US 3629868 A
Description (OCR text may contain errors)
United States Patent Inventor Harry R. Greenlee 12/1908 Knudsen 128/1423 Detroit, Mich. 2,258,325 /1941 Hess et al. 417/359 Appl. No. 56,908 2,261,391 ll/l941 Koch 417/359 Filed July 21, 1970 2,514,990 7/1950 Dewan 2/8 X Patented Dec. 28, 1971 2,690,296 9/1954 Rodwick 417/361 Assignee Trison Corporation 3,238,535 3/ 1966 Richey 2/8 Southiield, Mich. 3,353,191 11/1967 Dahly 2/l7l.3 3,535,707 10/1970 Greenlee 2/8 ADAPTER ASSEMBLY FOR A WELDING HELMET FOREIGN PATENTS 0R Canada Claims, 22 Drawing Figs. Primary Examiner-James R. Boler US. Cl 2/8 Rmanski An electric motor and fan driven thereby are "I carried by mounting means adapted to be detachably secured I 128/1423 416/63 ;g? to the forward portion of a protective helmet or a face-shield- H 15 ing mask so as to be effective, when actuated, to draw fresh air Reerences Cited into the mask or helmet generally about the operator's head and expelling such air through a forwardly directed opening, UNITED STATES PATENTS formed in the mask, in a stream-like path aimed at a selected g 901 a gleet al. 128/1423 direction with respect to the mask or helmet.
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AT TO RNEYS ADAPTER ASSEMBLY FOR A WELDING HELMET OR THE LIKE BACKGROUND OF THE INVENTION It is well known to those who have performed any welding operations, especially electric arc-welding, that such operations necessarily create dense fumes, smoke, sparks and heat. Because of these, the welders efficiency is impaired, the quality of the weld is often diminished and the operator's health is threatened.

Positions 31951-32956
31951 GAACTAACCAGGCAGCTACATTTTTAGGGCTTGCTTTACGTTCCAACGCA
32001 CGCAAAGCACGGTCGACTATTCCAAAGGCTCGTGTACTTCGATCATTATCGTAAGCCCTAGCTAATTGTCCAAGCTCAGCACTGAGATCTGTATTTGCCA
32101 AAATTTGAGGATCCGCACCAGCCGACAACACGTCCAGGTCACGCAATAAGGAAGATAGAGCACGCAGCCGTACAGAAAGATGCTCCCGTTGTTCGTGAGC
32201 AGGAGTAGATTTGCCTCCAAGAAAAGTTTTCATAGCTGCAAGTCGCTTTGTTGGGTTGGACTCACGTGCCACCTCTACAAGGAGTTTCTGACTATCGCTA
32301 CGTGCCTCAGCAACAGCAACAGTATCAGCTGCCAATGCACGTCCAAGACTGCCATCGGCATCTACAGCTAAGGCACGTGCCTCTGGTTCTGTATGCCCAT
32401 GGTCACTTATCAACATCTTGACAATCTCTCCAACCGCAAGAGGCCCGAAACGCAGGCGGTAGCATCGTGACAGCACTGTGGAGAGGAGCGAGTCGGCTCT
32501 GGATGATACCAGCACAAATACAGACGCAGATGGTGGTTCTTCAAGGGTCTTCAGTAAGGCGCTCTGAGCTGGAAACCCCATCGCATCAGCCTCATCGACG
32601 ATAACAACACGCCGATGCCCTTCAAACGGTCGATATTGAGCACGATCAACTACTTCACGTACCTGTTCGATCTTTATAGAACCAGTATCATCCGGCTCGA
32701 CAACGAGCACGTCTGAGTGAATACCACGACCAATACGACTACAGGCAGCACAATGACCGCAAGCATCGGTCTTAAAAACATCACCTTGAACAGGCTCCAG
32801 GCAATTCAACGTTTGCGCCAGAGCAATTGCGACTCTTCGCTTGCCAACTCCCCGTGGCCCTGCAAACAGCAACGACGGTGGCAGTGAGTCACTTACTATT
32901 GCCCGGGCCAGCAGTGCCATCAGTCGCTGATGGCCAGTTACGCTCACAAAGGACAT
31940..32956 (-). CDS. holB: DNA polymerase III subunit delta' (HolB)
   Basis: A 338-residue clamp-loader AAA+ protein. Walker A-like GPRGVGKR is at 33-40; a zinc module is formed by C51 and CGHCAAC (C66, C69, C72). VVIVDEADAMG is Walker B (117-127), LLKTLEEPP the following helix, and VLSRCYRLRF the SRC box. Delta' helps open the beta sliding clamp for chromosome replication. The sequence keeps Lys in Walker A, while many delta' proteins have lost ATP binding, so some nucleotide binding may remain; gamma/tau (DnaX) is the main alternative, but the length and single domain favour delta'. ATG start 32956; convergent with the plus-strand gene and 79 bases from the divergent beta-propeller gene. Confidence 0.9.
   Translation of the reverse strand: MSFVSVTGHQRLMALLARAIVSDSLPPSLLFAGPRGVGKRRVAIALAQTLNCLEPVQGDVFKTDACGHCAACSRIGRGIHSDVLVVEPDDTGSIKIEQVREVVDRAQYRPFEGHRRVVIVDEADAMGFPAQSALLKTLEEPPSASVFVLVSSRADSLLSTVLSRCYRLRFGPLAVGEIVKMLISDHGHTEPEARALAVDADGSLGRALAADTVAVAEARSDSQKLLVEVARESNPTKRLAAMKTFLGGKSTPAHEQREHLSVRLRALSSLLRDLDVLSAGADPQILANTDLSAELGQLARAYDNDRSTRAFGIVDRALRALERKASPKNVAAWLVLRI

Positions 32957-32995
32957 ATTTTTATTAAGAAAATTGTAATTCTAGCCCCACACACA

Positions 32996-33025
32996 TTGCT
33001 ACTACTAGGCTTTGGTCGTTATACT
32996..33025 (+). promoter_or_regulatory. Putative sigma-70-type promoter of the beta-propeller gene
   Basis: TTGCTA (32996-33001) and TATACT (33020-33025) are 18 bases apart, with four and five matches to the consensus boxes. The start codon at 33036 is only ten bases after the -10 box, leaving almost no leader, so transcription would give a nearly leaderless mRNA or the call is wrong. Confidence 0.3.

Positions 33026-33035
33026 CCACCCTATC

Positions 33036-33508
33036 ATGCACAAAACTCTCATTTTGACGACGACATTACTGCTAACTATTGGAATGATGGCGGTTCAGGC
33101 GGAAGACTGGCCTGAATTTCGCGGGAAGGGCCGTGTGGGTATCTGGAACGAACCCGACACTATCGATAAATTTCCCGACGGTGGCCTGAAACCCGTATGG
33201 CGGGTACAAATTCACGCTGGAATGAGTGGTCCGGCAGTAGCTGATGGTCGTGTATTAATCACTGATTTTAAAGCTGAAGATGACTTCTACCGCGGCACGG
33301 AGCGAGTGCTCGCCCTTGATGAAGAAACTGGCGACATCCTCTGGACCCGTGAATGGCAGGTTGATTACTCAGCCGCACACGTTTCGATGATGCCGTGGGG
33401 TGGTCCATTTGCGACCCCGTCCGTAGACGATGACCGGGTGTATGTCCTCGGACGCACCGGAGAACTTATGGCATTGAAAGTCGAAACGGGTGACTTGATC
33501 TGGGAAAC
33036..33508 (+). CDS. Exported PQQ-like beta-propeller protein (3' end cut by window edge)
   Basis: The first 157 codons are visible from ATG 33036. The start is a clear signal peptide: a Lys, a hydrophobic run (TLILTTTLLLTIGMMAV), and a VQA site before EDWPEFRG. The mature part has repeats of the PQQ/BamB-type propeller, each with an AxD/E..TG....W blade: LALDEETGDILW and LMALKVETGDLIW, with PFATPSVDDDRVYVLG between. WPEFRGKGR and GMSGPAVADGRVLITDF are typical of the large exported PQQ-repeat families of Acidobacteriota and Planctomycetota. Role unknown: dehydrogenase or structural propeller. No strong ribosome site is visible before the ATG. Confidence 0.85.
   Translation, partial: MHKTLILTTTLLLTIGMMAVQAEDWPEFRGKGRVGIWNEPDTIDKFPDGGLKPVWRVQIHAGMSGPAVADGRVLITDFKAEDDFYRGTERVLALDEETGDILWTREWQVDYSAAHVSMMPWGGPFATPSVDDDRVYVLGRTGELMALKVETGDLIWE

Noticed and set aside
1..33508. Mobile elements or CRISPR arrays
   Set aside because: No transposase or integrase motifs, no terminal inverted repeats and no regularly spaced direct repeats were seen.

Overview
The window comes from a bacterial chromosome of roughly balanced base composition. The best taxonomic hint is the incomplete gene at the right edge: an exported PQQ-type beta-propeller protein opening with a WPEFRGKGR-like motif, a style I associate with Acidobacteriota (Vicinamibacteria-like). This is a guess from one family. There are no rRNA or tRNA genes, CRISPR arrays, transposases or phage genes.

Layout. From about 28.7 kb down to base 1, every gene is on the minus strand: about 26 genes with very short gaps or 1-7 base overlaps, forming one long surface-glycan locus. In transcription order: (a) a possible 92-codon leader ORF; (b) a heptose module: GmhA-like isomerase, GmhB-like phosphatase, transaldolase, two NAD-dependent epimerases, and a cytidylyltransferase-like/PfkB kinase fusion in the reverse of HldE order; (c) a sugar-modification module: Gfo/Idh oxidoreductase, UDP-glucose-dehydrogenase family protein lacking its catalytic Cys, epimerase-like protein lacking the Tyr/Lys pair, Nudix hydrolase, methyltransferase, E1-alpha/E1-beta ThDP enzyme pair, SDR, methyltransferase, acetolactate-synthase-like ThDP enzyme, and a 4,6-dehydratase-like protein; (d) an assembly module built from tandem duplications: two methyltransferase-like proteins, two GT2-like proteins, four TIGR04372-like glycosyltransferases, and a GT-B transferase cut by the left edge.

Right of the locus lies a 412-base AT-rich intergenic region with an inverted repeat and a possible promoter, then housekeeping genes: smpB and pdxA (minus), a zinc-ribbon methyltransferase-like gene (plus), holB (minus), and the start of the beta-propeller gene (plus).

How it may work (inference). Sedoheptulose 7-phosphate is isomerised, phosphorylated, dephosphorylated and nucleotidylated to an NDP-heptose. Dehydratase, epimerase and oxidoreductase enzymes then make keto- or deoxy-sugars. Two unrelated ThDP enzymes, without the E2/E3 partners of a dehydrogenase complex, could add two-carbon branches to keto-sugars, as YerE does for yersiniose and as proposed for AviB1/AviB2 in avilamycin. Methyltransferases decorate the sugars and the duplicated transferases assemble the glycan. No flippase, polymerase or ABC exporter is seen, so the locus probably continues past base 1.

For example, it has been determined in many instances that respiratory ailments and lung damage have occurred because of the direct inhalation of such smoke or noxious fumes. Yet, the welding helmets of the prior art presently being employed are not at all effective for preventing the welding operator from having to inhale such weld-generated fumes and smoke. In many industries where welding is employed as the prime means of metal joining, such as in ballistic or armament-welding, the welding operator spends substantially all of his workshift period wearing the mask and breathing such smoke and fumes.
Further, because of the presence of such heat, fumes and smoke, the welderss efficiency is reduced. That is, it has been observed that because of the heat within the mask or helmet, the welders face and brow perspire profusely resulting in perspiration flowing down into the welders eyes thereby impairing his ability to continue that particular weld pass until he first stops, lifts the helmet and wipes away such perspiration. This, of course, not only reduces his-total productivity but also reduces the quality of the weld because of the interruption in the weld pass.